In his first film script, Amr Samir Atef – who cut his teeth in sitcom writing – must be given credit for the originality of the story, but that’s also where the praise should stop. The script fell in the trap that many of its predecessors willingly tumble into. The dialogue, mainly the parts that probe Egyptian-Israeli relations and the Arab cause, was too simplistic for even the average viewer. Even the confrontations contradict the film’s founding hypothesis – that relations largely remain vague, neither friendship nor open hostility.
As the Egyptian intelligence officer Mostafa (Karim Abdel-Aziz) arrives in Tel Aviv to rescue Salwa, a slew of unrealistic events and conversations also emerge. En route to Tel Aviv through the West Bank, he, unlike any agent seeking to keep a low profile, gets into a fight with a Palestinian. Egypt’s role in the Palestinian cause – is it a sell-out or a corner stone of liberation efforts? – is slightly and superficially underlined. The issue is of course resolved when Mostafa tells Daniel in another altercation, “We’re coming back, but not now.
The line aims to foster the belief that even though Egypt is in an official peace with Israel, the Palestinian cause will always guide its policies. Egypt will liberate Palestine, but not now. The question of “but why not now? is the only part in the film left to the viewers to figure out on their own.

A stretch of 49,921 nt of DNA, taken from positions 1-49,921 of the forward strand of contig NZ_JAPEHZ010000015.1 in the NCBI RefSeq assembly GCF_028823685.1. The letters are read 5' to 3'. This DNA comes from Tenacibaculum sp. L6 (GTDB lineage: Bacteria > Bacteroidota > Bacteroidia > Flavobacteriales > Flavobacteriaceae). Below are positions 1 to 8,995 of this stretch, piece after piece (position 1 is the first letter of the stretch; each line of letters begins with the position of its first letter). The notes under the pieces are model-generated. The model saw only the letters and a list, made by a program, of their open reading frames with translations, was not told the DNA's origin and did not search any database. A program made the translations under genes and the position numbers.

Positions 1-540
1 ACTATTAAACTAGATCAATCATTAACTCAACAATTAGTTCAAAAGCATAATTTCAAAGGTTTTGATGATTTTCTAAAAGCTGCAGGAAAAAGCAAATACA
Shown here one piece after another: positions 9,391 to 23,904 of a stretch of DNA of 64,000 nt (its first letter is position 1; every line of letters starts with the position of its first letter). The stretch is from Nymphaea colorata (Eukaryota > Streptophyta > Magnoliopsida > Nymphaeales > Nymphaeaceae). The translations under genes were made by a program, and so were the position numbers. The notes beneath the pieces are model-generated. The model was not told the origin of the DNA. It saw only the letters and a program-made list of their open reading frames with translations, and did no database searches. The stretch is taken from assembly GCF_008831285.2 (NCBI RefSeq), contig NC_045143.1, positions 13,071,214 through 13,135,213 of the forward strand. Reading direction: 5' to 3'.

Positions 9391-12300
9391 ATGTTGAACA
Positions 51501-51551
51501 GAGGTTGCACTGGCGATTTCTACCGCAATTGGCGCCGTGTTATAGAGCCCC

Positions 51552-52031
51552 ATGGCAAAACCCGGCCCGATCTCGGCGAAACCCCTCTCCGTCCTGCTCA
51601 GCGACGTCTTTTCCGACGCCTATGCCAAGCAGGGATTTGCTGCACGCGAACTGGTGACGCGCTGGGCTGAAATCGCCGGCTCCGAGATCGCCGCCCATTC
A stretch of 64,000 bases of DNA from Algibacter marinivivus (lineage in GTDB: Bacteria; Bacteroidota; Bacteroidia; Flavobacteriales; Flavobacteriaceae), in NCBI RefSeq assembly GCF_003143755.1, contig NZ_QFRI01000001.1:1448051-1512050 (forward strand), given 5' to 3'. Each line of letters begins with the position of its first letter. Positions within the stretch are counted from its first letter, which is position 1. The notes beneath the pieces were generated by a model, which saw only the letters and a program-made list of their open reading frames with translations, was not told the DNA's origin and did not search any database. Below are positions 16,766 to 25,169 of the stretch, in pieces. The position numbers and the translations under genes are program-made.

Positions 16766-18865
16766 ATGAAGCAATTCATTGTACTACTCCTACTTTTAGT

Questions about the nature of Egyptian-Israeli relations are also raised in Daniel’s attempts to convince Salwa to stay with him and the children in Tel Aviv. The dialogue remains superficial but not as idiotic; he woos her with the notion that Israel is the region’s only democracy, and coaxes her with the prevailing peace.
Salwa, an Egyptian with a moderate approach to Islam who has been leading a typical life as a housewife, is left to question her life-long convictions, the ideas she believed in even though they weren’t the driving force of her life. She’s forced to weigh in questions about nationalism (as an Egyptian married to an Israeli) and about religion (as a Muslim married to a Jew).
Zaki again excels here, proving she’s a force to be reckoned with in Egyptian cinema. The scenes that concentrate on her inner conflict prove to be the film’s source of originality. That’s partially due to Arafa’s inventive choice of camera angles and his ability to lead his actors.
He deserves kudos for some of the action sequences as well. If it wasn t for the excessive commercialization of the dialogue that speaks to the lowest common denominator (who are more intelligent than most directors think), Arafa could have pulled it off.
He did an impressive job in selling the South African town he shot the film in as Tel Aviv, where the story is based. And hadn’t it been for the viewers’ certainty that the film was not shot in Israel – due to the prevailing cultural boycott and other diplomatic issues – Arafa might have had a shot.
This is the strongest and loudest message the film sends; a production that investigates our relations with Israel can’t dream of sending its crew there, much less rolling a camera in its streets, for too many political complications both at home and abroad.
The title of the film seems to have left the message open, but everything else screams of this age-old conclusion: The cousins, in reference to Abraham’s two sons Ismail and Ishaq, are destined to remain distant relatives.